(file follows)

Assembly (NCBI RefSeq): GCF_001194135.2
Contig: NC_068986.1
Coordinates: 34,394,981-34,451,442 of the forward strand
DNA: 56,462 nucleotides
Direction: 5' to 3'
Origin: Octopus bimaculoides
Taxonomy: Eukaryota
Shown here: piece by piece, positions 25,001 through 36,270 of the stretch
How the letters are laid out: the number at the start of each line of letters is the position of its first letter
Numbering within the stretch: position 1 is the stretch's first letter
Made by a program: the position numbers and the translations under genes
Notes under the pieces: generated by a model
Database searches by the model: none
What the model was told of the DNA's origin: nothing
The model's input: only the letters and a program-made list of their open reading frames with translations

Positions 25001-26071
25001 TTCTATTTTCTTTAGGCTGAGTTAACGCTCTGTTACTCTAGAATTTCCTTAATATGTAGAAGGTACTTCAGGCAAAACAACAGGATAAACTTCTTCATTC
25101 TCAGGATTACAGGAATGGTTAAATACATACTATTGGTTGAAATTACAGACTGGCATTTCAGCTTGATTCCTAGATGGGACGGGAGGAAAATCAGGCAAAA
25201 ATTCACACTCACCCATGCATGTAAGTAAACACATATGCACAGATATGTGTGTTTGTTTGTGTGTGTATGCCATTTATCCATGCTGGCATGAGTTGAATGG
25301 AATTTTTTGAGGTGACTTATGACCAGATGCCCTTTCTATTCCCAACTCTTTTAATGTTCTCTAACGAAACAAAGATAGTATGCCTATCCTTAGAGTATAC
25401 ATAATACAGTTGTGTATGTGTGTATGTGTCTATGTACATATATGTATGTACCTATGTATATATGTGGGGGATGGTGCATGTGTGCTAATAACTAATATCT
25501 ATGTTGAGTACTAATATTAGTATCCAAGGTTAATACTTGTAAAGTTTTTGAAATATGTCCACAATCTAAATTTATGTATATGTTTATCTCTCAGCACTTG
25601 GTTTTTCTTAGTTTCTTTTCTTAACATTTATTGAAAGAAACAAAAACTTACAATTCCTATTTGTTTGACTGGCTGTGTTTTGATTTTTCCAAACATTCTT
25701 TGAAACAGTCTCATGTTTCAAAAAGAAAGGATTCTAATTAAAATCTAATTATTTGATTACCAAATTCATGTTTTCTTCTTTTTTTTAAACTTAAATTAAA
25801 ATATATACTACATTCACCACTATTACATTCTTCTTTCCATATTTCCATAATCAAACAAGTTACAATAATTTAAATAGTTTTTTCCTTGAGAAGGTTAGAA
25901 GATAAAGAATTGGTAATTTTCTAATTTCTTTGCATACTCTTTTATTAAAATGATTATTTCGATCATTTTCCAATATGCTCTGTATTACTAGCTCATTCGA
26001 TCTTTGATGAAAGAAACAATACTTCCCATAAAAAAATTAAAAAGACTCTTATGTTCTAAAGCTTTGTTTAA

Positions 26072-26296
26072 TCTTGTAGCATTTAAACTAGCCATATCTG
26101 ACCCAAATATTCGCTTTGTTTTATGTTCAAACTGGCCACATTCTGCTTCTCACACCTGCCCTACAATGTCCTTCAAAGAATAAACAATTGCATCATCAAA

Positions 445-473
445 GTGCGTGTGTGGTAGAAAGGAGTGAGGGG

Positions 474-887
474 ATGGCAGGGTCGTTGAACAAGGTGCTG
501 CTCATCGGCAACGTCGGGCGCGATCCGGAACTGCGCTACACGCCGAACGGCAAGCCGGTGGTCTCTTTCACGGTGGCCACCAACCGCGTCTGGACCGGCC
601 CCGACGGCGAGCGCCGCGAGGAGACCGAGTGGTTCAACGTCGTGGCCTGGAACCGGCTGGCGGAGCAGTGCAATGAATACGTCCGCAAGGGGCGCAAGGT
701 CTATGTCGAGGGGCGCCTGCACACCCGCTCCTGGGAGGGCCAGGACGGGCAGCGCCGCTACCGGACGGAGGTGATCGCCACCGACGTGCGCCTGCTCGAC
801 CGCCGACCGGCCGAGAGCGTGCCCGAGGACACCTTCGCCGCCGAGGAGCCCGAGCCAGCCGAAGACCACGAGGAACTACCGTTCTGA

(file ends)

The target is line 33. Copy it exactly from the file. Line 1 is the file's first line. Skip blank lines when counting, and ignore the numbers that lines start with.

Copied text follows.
Positions 474-887